From 13 February 2020, Amateurs in all French territories now have access to the new WRC-15 60 m Secondary Allocation.
It represents as always the range of 5351.5 – 5366.5 kHz at a maximum power of 15 W EIRP following the publication in the French Official Journal of the order establishing it.
The French national amateur radio society, REF, advocates the use of the IARU 60 m bandplan.
Nature and beauties in France
The earth is filled with natural wonders that came about long before any of us got here. Nearly every corner of the planet harbors some natural beauty, or did before man came along. France is famed for its man made wonders but has a wealth of natural beauty. Here you will find idyllic alpine scenery, labyrinthine caves, and much more.
Situated at the border between Italy and France, the majestic Mont Blanc is the highest mountain in Western Europe and the tallest in the Alps with a height of 4,810 meters. Technically, the height of the mountain varies by year depending on the depth of snow at its summit. It is a popular site for climbers, and the first successful summit attempt was recorded in 1786. On a more morbid note, Mont Blanc has also been host to a number of accidents including plane crashes, skiing incidents, and tunnel fires. These occurrences make it one of the deadliest mountains on the planet.
Aiguille du Dru
Aiguilles du Dru is located within the Mont Blanc mountain range. Though its largest peak is only 3,755 meters high, far less than that of Mont Blanc itself, Aiguilles du Dru is still quite striking in its own rite. Aiguilles du Dru is made of granite rock. It is known for its grey rock fall scar and its jagged peak, and is aptly named because ‘aiguille’ means ‘needle’. There is a lower summit of 3,733 meters that is also considered part of the Aiguilles du Dru, and it is named The Petit Dru. People have been climbing this peak at least since 1878. In 1913 climbers placed a metal statue of Our Lady of Lourdes at the summit, and it still stands today.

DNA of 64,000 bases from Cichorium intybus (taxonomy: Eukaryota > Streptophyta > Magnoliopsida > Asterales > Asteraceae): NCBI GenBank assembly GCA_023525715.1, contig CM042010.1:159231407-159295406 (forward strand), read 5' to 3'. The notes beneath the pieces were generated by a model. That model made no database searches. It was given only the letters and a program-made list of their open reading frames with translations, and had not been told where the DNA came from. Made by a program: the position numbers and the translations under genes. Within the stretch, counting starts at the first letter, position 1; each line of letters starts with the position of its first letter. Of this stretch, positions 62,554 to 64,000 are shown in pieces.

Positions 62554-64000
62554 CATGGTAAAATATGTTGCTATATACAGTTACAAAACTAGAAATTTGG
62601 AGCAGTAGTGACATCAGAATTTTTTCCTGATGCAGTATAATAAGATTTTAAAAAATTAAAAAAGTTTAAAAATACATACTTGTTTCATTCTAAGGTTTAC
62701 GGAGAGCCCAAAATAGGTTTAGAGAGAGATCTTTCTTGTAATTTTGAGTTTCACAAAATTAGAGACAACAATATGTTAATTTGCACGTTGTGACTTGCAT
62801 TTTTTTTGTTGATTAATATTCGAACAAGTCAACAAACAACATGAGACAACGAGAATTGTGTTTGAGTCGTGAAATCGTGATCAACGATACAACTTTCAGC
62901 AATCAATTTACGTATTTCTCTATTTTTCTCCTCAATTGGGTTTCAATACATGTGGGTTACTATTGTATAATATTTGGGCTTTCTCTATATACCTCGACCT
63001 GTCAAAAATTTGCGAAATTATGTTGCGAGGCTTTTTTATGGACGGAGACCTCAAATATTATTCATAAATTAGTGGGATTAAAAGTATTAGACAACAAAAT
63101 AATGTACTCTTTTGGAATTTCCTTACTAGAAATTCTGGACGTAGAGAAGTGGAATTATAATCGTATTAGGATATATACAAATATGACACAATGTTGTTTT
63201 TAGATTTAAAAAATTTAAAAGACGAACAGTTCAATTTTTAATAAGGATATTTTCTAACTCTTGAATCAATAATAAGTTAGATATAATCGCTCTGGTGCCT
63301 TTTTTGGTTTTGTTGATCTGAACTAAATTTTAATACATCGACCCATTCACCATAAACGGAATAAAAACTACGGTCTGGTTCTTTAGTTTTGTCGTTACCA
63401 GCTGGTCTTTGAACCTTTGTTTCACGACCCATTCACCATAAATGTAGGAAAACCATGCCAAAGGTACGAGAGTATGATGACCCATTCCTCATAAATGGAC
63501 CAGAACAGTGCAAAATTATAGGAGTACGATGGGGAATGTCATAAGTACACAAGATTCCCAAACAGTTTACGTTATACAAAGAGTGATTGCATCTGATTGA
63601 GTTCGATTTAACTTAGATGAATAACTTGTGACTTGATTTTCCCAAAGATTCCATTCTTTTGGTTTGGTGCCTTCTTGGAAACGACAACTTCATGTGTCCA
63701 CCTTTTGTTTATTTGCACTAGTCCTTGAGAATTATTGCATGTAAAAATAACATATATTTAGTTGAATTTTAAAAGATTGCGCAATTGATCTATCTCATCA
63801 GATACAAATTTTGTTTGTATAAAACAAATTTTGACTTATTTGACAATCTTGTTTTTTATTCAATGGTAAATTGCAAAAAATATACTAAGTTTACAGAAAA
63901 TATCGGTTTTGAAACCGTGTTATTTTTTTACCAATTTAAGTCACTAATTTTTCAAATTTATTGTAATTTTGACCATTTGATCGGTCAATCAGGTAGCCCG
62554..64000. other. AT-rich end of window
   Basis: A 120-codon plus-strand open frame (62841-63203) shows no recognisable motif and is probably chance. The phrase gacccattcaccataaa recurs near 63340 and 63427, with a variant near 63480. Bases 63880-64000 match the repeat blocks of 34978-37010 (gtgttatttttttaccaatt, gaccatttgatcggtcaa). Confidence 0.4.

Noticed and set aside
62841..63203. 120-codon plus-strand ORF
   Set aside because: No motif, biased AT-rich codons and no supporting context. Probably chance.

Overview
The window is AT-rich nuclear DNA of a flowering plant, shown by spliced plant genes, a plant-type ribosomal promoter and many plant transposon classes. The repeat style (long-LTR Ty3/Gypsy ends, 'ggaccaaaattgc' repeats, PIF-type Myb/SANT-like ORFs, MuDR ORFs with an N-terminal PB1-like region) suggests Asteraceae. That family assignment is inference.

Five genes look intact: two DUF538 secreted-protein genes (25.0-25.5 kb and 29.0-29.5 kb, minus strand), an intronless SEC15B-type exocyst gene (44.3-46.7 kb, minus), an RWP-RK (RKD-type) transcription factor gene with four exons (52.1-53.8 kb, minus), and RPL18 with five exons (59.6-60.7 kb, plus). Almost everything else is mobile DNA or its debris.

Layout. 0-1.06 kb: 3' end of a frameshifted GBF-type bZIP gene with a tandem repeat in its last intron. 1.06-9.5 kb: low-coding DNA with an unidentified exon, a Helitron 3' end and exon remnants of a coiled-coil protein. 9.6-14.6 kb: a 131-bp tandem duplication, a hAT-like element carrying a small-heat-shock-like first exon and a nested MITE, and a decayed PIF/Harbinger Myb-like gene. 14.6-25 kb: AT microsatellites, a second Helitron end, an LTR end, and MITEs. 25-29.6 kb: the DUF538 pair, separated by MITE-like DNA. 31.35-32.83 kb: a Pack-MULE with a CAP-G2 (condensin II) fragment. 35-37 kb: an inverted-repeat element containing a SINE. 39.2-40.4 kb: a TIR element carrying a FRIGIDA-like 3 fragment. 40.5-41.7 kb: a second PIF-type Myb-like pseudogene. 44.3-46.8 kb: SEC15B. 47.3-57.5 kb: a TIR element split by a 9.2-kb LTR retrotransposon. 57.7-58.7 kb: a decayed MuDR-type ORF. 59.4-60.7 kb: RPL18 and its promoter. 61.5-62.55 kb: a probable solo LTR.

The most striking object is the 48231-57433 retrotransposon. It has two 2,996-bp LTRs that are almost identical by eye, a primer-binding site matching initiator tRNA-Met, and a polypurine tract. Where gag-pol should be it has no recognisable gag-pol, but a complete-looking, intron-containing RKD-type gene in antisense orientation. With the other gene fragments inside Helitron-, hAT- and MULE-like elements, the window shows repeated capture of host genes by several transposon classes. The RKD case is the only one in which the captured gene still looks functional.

Côte de Granit Rose
Côte de Granit Rose is the pink granite cost of northern Brittany. Its pink rocks can only be found in two other places on earth: China and Corsica. The enormous granite boulders emerge from the sea throughout the entire area. One of the most special places to view them is on the northern coast of Tréguier where the pink rocks are eroded into unique shapes. Further, it is not uncommon to find quaint coastal cottages dispersed between the boulders, something that undeniably adds to this beautiful and memorable scenery. In particular, we recommend taking the time to see the tiny house wedged between two boulders near Le Gouffre.
Located in a farming town in Normandy, the Étretat Cliffs are situated on a resort beach that has attracted many notable painters, writers, and artists to its shores throughout the years including Monet, Boudin, Maupassant, Lupin, and Courbet. Some of the most iconic features of the cliffs include their three natural arches and the jagged ‘needle’ that emerges separately out of the Atlantic Ocean. The cliffs are made of white chalk, and they covered in a blanket of green grass and mosses. This is a wonderful place to take a day trip if you’re visiting Normandy. In the summer time you can also swim and sunbathe on the white pebble beaches adjacent to the cliffs.
The modern French population is largely native-born and represents a fusion of many peoples of Celtic, Germanic, Latin, and Slavic origins. Contrary to what has happened in many other countries, the immigrants have blended so well into existing French society that today it is difficult to determine the ethnic origins of most French citizens. More ethnically prominent are the 20th-century immigrants, including an estimated 4 million foreigners--mainly Portuguese, Spanish, and Italians--and many French citizens, a large number of them Arabs, who entered France in the 1960s from former French colonies in Algeria and sub-Saharan Africa. In 1990 an estimated 2.5 million North Africans lived in France.